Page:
• EEOC reached a settlement with Lifecare Medical Services, Inc., in which defendant agreed to pay $72,500 and provide other relief in order to settle an ADA lawsuit alleging that the defendant fired and denied a reasonable accommodation request of an employee who has multiple sclerosis and had requested additional leave but instead was issued disciplinary actions and subsequently fired for absences related to his disability,

Pending

  • EEOC's lawsuit against the Ford Motor Company alleges that defendant discriminated against a resale steel buyer with irritable bowel syndrome by refusing to allow her to telecommute to work from home and by firing her in retaliation for filing an EEOC charge. The district court granted summary judgment for Ford but the Sixth Circuit reversed, holding that a jury must decide whether the buyer's physical presence in the workplace was an essential function of her job.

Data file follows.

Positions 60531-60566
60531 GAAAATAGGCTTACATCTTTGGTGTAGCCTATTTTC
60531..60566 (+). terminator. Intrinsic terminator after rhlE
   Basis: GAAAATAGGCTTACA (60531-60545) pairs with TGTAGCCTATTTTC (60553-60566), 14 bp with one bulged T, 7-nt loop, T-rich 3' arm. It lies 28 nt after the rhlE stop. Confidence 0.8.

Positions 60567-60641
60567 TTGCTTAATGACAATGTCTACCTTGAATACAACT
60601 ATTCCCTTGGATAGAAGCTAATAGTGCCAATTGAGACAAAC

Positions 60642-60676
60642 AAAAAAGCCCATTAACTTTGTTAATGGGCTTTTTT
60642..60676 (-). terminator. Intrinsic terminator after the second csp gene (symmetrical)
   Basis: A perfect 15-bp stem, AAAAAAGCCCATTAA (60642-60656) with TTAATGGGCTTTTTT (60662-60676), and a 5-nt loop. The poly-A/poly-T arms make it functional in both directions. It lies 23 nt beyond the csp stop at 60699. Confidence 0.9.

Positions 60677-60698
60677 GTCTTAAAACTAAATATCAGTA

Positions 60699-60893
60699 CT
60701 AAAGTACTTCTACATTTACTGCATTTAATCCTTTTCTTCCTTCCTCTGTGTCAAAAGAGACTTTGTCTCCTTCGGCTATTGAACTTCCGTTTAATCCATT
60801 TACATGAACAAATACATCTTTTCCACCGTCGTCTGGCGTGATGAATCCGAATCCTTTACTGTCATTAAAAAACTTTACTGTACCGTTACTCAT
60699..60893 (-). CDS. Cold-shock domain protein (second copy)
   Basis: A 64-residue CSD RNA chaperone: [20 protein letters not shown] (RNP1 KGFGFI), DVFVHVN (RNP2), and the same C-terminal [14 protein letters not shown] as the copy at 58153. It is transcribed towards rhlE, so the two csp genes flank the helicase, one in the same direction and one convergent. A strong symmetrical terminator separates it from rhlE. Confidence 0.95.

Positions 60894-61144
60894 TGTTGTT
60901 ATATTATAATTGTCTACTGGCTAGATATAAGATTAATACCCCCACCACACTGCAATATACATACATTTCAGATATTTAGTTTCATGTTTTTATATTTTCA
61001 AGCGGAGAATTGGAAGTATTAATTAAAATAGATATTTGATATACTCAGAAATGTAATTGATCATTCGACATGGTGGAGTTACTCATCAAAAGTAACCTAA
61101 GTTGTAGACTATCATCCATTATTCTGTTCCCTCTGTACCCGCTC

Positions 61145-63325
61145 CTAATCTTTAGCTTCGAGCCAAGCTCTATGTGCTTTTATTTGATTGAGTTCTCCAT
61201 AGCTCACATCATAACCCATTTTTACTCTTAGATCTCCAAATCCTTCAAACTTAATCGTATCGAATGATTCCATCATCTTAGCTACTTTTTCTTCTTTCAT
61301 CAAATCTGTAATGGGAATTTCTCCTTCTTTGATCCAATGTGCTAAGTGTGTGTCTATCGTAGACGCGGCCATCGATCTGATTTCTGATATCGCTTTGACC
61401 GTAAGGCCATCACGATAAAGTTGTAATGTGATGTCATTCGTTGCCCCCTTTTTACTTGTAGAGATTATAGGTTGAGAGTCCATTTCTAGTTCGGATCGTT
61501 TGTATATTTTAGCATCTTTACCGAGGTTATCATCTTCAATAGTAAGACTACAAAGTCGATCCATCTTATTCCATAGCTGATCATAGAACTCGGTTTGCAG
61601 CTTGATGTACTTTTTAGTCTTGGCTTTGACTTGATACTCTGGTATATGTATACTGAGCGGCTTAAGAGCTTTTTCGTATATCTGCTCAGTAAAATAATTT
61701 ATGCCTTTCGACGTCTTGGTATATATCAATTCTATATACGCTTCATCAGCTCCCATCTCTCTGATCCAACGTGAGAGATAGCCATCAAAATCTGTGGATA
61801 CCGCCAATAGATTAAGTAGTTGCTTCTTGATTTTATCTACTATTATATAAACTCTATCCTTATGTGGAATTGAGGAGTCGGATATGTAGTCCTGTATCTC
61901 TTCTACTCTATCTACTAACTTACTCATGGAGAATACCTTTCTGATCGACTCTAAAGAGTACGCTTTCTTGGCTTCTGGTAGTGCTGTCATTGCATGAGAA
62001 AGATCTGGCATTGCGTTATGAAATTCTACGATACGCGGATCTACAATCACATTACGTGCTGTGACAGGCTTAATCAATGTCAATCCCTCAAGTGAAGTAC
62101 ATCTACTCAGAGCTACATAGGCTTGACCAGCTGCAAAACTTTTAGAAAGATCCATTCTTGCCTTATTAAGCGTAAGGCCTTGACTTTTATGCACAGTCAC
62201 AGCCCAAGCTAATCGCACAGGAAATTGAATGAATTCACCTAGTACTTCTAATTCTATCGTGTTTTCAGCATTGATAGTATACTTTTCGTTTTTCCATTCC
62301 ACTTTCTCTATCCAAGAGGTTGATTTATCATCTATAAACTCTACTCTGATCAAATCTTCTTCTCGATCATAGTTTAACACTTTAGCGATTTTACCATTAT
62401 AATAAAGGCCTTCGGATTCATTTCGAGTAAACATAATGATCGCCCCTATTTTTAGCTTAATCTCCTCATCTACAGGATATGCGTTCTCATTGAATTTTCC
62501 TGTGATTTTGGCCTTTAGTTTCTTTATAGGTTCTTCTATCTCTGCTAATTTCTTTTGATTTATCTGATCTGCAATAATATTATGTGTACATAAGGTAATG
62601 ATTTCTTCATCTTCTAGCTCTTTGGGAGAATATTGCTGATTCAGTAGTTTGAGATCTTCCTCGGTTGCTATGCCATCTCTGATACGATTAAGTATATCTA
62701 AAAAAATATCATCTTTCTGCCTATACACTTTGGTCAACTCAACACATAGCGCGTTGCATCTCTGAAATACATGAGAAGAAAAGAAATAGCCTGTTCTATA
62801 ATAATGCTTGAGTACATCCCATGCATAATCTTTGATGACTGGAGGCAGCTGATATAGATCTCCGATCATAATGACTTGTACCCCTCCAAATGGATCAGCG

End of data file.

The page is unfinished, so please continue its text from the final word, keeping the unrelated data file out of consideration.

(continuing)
• EEOC's lawsuit against EZEFLOW USA alleges that defendant failed to accommodate a U.S. Marine Corps veteran experiencing seizures caused by Post-Traumatic Stress Disorder by refusing to grant his request for six weeks leave per his neurologist's instructions. The complaint further alleges that defendant fired the veteran because of his disability.
  • EEOC's lawsuit against Baywood Home Care in Minneapolis alleges that defendant failed to accommodate a housekeeping employee with fibromyalgia and osteoarthritis and instead fired her after two other employees reported observing her walking with a cane.
  • EEOC's lawsuit against Nick's Restaurant and Sports Bar alleges that defendant fired a server because of her requests to accommodate her congenital achondroplasia dwarfism by allowing her to retrieve her drink tray from a lower shelf behind the bar rather than from the main wait station.